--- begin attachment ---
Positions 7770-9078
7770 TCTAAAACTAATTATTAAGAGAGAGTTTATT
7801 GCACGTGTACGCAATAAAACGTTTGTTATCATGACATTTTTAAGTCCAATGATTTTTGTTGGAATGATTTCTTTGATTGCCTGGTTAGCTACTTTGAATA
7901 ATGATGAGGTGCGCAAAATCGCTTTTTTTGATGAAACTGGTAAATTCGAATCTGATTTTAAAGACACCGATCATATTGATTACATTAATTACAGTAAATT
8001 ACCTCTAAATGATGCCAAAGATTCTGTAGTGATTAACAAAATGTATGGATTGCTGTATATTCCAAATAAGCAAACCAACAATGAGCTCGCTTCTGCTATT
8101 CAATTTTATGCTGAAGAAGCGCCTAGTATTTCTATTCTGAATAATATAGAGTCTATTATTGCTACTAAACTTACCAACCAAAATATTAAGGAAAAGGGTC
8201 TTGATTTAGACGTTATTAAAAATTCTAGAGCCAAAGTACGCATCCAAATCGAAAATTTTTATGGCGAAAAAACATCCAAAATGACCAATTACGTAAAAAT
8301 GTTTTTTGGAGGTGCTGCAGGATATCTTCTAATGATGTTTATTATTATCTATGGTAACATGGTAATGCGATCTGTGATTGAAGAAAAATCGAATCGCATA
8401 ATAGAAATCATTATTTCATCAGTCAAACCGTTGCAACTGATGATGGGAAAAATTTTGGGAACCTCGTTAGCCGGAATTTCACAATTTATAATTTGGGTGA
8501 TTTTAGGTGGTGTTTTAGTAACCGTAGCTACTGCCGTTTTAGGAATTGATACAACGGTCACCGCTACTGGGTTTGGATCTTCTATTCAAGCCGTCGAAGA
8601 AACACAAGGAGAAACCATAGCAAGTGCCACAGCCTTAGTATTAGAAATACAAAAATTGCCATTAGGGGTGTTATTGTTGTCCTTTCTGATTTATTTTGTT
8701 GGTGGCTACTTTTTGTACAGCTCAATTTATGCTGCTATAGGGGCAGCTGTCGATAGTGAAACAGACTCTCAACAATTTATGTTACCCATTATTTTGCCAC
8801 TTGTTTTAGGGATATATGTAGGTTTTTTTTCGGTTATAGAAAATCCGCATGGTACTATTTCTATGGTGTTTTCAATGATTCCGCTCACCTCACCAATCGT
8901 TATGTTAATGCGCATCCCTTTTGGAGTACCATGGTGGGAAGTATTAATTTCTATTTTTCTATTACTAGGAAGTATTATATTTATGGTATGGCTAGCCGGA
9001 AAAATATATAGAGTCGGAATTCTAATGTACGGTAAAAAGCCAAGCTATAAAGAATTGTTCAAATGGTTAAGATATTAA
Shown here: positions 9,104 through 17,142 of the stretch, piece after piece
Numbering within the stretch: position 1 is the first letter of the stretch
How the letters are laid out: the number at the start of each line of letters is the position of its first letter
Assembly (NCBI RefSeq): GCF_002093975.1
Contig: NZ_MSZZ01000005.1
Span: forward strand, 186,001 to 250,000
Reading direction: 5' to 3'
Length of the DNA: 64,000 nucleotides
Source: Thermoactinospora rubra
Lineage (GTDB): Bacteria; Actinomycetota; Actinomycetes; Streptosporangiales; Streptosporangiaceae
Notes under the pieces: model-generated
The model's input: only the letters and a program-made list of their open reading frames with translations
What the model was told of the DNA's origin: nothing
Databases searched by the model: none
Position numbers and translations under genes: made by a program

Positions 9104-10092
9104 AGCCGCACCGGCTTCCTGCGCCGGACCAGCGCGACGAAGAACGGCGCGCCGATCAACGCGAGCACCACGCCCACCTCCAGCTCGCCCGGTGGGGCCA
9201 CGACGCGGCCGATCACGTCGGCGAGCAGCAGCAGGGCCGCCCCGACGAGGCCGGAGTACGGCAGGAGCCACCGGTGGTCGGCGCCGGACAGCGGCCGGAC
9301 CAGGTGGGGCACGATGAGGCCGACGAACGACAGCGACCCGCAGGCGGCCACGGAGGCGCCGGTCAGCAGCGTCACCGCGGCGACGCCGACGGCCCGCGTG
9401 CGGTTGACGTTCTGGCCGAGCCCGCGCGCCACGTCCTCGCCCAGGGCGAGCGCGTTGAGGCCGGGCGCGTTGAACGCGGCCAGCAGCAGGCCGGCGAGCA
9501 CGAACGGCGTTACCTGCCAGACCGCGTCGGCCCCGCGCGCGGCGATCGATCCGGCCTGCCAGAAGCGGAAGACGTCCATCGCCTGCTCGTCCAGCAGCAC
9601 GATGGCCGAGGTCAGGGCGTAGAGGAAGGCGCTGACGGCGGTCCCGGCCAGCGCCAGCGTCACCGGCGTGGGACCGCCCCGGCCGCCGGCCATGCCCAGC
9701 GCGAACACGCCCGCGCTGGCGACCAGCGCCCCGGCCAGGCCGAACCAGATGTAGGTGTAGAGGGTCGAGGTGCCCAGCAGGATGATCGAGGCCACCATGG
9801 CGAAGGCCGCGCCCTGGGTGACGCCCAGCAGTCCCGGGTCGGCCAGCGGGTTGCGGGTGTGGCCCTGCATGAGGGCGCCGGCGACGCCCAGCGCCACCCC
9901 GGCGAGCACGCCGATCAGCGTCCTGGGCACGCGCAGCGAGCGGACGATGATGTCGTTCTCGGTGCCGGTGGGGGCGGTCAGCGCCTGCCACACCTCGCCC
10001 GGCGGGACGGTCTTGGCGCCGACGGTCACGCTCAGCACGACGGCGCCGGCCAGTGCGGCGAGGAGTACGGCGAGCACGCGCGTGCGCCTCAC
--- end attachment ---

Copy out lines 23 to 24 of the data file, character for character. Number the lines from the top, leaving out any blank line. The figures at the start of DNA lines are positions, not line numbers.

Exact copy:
Length of the DNA: 64,000 nucleotides
Source: Thermoactinospora rubra